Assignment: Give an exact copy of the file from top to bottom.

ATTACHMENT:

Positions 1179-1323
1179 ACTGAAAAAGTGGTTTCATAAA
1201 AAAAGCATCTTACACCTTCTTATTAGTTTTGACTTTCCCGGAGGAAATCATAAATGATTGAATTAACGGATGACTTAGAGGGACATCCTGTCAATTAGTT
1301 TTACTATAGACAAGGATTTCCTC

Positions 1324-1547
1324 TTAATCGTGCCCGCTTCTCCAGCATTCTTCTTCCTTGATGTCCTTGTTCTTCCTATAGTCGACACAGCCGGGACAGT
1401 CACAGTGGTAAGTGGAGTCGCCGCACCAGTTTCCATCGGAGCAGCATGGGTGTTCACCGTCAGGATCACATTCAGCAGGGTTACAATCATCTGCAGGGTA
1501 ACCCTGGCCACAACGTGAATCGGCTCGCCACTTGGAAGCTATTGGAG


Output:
Positions 1179-1323
1179 ACTGAAAAAGTGGTTTCATAAA
1201 AAAAGCATCTTACACCTTCTTATTAGTTTTGACTTTCCCGGAGGAAATCATAAATGATTGAATTAACGGATGACTTAGAGGGACATCCTGTCAATTAGTT
1301 TTACTATAGACAAGGATTTCCTC

Positions 1324-1547
1324 TTAATCGTGCCCGCTTCTCCAGCATTCTTCTTCCTTGATGTCCTTGTTCTTCCTATAGTCGACACAGCCGGGACAGT
1401 CACAGTGGTAAGTGGAGTCGCCGCACCAGTTTCCATCGGAGCAGCATGGGTGTTCACCGTCAGGATCACATTCAGCAGGGTTACAATCATCTGCAGGGTA
1501 ACCCTGGCCACAACGTGAATCGGCTCGCCACTTGGAAGCTATTGGAG